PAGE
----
- Click on a year for storm path and damage information.
- Roll over track points for time (GMT), category, and wind speed of hurricane.
While heavy rainfall and powerful winds pose serious dangers to life safety and property, storm surge is the greatest hurricane-related hazard. New York City is particularly vulnerable to storm surge due to a geographic characteristic called the New York Bight. A bight is a curve in the shoreline of an open coast that funnels and increases the speed and intensity of storm surge. The New York Bight is located at the point where New York and New Jersey coastlines meet, creating a right angle in the coastline. A storm surge moving up through New York Harbor and amplified by the New York Bight could devastate susceptible areas of New York City.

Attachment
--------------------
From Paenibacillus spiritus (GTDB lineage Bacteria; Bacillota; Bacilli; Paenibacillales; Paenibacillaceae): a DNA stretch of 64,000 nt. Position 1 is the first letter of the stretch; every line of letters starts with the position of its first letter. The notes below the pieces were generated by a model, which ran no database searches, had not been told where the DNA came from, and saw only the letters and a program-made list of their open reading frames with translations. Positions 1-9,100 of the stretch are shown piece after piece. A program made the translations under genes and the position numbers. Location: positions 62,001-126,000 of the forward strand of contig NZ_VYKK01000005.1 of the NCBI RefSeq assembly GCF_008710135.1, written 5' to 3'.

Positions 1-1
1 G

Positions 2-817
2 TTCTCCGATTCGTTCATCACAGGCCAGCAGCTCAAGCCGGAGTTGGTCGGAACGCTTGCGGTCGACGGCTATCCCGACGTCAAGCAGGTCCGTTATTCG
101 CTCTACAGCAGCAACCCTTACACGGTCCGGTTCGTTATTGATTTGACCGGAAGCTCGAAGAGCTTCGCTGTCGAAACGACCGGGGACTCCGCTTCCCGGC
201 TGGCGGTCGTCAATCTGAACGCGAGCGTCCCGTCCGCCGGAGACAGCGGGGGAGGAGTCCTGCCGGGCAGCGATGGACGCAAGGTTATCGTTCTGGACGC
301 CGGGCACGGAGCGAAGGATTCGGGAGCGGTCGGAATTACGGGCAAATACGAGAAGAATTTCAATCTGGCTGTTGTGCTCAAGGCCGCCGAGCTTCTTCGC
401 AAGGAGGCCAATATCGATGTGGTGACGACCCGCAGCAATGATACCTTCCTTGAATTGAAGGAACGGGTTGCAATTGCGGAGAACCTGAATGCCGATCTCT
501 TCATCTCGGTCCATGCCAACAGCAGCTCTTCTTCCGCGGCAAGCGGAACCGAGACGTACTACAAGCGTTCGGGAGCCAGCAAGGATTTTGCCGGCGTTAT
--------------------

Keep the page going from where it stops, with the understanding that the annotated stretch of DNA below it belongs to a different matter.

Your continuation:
Hurricane season lasts from June to November, averaging six hurricanes per year in the Atlantic. During the season, New York City is at highest risk between August and October because water temperatures are warm enough in the Northern Atlantic to develop and sustain a hurricane. According to a 1998 Colorado State University study on hurricane landfall probability, New York City has a 0.9% chance of being hit by a Category 3 hurricane. The same study assigns a 2.4% chance for New Orleans and a 2.5% chance for Houston.